Monday, December 5, 2016

French bread wrap up

Since the first ciabatta came out pretty good my motivation for that experiment has dissipated a bit, haha. I may continue, or pick a different style. It was good, and the boys liked it, but it doesn't make for good grilled cheese. Also technique seems far less important than recipe.

At any rate, I decided to do baguette again but this time to use the technique of pain d'epi to make a holiday wreath - make the loaf into a ring and then take the scissors to it and make a nice looking loaf that way. We'll see how it turns out.

Also wanted to take the opportunity to wrap up everything I learned about baguette making. Here are the key points.

  • Recipe -
  • I used 260g of water in Oct/Nov. More water did not make for bigger holes in the crumb and made it a huge pain to knead.
  • I prefer pointed ends in the baguette loaf.
  • Use a razor blade to make deep long slashes.
  • For Pain d'Epi cut deep into the loaf with scissors.
  • Preheat the oven with a small metal pan in there. Throw ice cubes in that after putting the bread in and just before closing the oven door.
  • Before placing the loaves in the oven, spray them with the sprayer from the sink so they're good and soaked.
Picture of the pain d'epi loaf coming shortly...

Here it is, going to call it pain de Noël since it's supposed to resemble a Christmas wreath.

And prior to cooking...

Tuesday, November 29, 2016

Ciabatta #1

Ok, so first go looks promising, though I'm still doubtful that it's the ideal recipe. The crust looks nice, we'll see tomorrow how the crumb looks. Here is a shot of the 8 buns made with this recipe -

The recipe recommended 13-15 min at 450°, I ended up almost 20 because I wanted the right color. I guess I'm happy enough with the outside, that's not really what matters anyway.

EDIT - had an extra one and could not wait. Crust was crunchy, interior was nice and open crumb. Overall chewy and tasty. Nice bread!

Monday, November 28, 2016

Baguette Evolution

I'm pretty pleased with how this experiment worked out. Great learning experience. Check out that evolution :)

Next, ciabatta rolls

Ok, I'm pretty happy with the French bread, time to try something new. Current plan is this recipe - . However this is only 68% hydration and I'm a big hydration fan, so I'll do this then try something crazy like this one at 95% hydration - .

Currently the biga is resting peacefully on the dining room table.

Sunday, November 27, 2016

Finally, perfection

Well, ok, perfection might be a bit strong of a word. But it turned out very nicely. I doubled up the dough in one of the loaves to make a bit bigger loaf - worked well. Once again sprayed the loaves with water from the sink, then threw a handful of ice cubes in the bottom of the oven. Twenty minutes was perfect, crust looks glorious.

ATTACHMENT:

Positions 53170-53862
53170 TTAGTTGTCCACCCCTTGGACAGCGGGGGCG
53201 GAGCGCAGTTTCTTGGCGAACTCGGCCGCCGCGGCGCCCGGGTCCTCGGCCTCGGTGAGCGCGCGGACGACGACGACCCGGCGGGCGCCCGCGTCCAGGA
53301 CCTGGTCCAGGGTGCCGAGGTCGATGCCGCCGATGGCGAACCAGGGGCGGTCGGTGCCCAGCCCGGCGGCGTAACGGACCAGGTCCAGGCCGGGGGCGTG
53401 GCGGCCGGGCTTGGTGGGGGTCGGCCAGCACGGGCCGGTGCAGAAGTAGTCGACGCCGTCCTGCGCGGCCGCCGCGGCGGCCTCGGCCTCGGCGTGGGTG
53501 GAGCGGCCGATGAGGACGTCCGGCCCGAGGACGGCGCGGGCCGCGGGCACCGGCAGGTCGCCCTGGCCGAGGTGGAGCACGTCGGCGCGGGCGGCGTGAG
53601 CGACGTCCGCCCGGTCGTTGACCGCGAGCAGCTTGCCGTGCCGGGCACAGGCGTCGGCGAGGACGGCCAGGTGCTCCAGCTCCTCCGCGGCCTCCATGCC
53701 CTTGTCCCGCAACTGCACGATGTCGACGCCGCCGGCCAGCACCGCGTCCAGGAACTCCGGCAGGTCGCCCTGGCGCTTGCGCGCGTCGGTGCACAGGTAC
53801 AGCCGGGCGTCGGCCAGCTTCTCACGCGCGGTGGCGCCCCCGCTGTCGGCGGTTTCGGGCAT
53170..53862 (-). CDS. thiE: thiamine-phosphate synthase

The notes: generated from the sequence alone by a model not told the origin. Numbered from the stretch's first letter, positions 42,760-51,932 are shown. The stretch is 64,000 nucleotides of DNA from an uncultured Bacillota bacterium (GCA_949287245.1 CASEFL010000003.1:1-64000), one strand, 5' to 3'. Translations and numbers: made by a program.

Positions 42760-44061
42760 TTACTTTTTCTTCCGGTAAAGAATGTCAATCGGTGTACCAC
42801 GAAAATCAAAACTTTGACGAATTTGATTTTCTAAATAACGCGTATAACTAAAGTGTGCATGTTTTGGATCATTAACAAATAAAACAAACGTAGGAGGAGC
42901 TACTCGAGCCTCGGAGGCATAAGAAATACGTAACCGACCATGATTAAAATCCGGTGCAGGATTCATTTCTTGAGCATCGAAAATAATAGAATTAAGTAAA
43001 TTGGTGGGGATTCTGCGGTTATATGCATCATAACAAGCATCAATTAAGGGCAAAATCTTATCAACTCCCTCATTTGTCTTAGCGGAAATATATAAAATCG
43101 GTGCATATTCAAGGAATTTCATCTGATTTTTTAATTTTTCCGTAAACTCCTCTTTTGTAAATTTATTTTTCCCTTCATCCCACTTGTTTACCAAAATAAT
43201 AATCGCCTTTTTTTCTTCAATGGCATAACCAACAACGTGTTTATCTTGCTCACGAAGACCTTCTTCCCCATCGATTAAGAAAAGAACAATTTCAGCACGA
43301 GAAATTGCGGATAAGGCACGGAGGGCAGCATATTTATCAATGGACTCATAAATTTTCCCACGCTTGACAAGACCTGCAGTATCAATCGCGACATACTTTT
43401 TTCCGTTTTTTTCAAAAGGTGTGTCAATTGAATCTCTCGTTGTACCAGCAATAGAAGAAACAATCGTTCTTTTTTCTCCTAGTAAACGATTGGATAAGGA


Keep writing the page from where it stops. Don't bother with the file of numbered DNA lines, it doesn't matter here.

Sunday, November 20, 2016

Attempt #5

Attempt #5 was pretty good, I used 260g water as an attempt at a happy medium between the low hydration and high hydration dough. I also made liberal use of flour when kneading. By the time I was done kneading the dough was not very sticky. As a result, the scoring went much better than last time. As for the crumb, I have not dissected the bread yet, it's still cooling.

Perhaps ever so slightly overcooked at 20 minutes. Check out the bottoms, a bit overcooked, and interestingly enough you can still make out the seams.

Definitely circling ever closer to a perfect bake. Next time I may try slightly bigger loaves, maybe just make two and cook for slightly longer. The skinny loaves are nice, but it would be fun to try something a bit more substantial.

Thursday, November 17, 2016

Crumb Verdict

Not significantly more open and airy. I expected more and larger holes.

Wednesday, November 16, 2016

Tonight's Loaves

Ok, so the much more hydrated dough had both positives and negatives.

For starters, the positives. The skin of the loaf was definitely more blistered, which is nice. I strongly suspect the crumb will be much hole-ier. And I pulled them out after only 15 minutes at 450°, ten minutes shorter than the recipe recommends! Yet a thermometer inserted reported an interior temp exceeding 200°. The crust is a gorgeous color.

Negatives. As mentioned the dough was MUCH harder to work with. The slashes were much more difficult as the wet dough stuck to the razor blade, which led to an inferior beads-on-a-wire shape to the loaf.

In addition to the other changes I mentioned, I drenched the bread with the sprayer from the sink before putting it in the oven, definitely covered it well with water.

I think the lesson here is to go with somewhat less hydration so the dough is more easily workable and the slashes take better. Perhaps next run I will try with something roughly halfway between previous runs and this current one.

Possible thoughts for the future - a longer pan for the oven would be nice, these went right to the edge. A large steam tray might be nice for proofing so I don't waste so much plastic wrap.